A reader writes:
I have been working at my current job for about a year now. I started off bored at work but thought I'd get busier as the position settles down. A year later and I am still as bored as ever. I've started considering other positions because I feel my skills are going to pot because of the inactivity.
One thing that developed is that we are in the middle of a huge project at my current job -- an overhaul of our company web site and I am part of the team to implement and usher in the redesign project. So I anticipate things will be much busier at work pretty soon and I'll have as much work as I can handle in planning, content migration, etc.
Would I be doing my current company a disservice if I suddenly quit in the middle of this redesign process and took on another job -- one more in line with my graduate school degree which I just completed a few months ago? I know that we are short staffed and losing me would be a major blow to the team. But if by a stroke of luck, I happen to get hired at a job that is much more suited for my skills, interests and career plans in the future, would it be a wrong thing to do? Should I stick out the redesign process and then apply for jobs AFTER the new web site has been implemented? Or being an at will employee anyway, I really don't owe my loyalties to this employer who, by designating me an at will employee, indicates it feels no particular loyalty to me either?
I guess I am just feeling a bit guilty about letting down my team and the possibility of jumping ship right in the middle of a very important period.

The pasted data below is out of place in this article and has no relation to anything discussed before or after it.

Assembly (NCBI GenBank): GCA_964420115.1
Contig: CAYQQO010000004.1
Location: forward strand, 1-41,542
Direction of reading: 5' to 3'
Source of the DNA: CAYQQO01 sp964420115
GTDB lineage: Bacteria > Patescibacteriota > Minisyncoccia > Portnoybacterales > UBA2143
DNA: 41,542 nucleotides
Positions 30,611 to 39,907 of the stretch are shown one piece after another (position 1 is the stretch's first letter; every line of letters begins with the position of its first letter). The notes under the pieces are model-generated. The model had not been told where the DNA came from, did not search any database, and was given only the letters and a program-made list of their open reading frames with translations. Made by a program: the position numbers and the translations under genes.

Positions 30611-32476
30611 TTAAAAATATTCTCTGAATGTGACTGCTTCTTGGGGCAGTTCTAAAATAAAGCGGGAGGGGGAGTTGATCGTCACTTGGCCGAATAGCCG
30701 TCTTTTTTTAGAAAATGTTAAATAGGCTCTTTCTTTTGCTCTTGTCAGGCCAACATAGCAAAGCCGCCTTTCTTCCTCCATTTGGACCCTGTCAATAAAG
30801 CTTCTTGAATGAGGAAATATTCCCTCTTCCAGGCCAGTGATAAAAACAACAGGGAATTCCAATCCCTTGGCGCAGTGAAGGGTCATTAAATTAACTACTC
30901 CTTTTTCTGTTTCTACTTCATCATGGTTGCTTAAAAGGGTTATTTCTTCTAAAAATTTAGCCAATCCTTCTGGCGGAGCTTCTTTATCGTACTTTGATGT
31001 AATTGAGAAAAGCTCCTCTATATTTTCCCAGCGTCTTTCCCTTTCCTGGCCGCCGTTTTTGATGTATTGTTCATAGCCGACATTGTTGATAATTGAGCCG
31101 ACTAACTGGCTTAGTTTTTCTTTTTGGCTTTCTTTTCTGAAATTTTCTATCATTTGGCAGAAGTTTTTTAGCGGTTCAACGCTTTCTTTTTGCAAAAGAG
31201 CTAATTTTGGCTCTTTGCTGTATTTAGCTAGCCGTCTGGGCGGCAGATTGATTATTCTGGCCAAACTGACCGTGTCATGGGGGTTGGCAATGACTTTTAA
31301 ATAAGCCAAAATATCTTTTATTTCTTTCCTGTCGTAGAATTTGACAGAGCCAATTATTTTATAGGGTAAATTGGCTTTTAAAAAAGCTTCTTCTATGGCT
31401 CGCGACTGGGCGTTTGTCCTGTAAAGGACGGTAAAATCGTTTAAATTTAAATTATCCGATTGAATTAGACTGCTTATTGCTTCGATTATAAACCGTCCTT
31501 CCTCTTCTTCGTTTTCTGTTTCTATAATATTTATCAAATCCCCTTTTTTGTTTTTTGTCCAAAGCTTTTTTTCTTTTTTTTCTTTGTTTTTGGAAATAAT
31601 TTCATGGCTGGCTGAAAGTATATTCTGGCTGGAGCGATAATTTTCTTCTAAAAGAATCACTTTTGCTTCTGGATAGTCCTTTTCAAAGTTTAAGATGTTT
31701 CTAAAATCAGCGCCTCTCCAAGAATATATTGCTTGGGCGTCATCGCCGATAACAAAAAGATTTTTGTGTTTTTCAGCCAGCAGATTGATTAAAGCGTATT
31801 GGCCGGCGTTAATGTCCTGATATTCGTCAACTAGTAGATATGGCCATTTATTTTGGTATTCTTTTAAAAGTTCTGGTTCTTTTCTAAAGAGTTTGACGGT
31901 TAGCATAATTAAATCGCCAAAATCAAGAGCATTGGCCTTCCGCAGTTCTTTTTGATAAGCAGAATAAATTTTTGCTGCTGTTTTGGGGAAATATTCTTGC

What would you think if you were my manager?
It's interesting to me how often this question comes up. Yes, employers are disappointed to lose good employees -- but this is part of life, and all but the crazy/irrational managers recognize this. You've been there a year, you're not satisfied, and if you're able to find something you'd prefer to do, do it.
Something else to keep in mind: There's rarely a "good" time to leave a job. True, some periods are better than others, but it's very difficult to time a job search to guarantee that the offer you want will come at the ideal time in your current job. Your job search might take months; it might take less. There's no knowing. If you want to explore what's out there, go for it.
You asked what I'd think if I were your manager. If you gave me a reasonable amount of notice (minimum of two weeks, three is even better, four will make me love you for life), left your work in good order, and provided thorough documentation for your replacement, you'd leave on excellent terms.
(All that said, though, have you considered talking to your manager about the aspects of your job that are keeping you from being satisfied there? Before you move on, it might be worth seeing if changes can be made that can keep you happy where you currently are. I always want that opportunity when I value an employee. Something to think about.)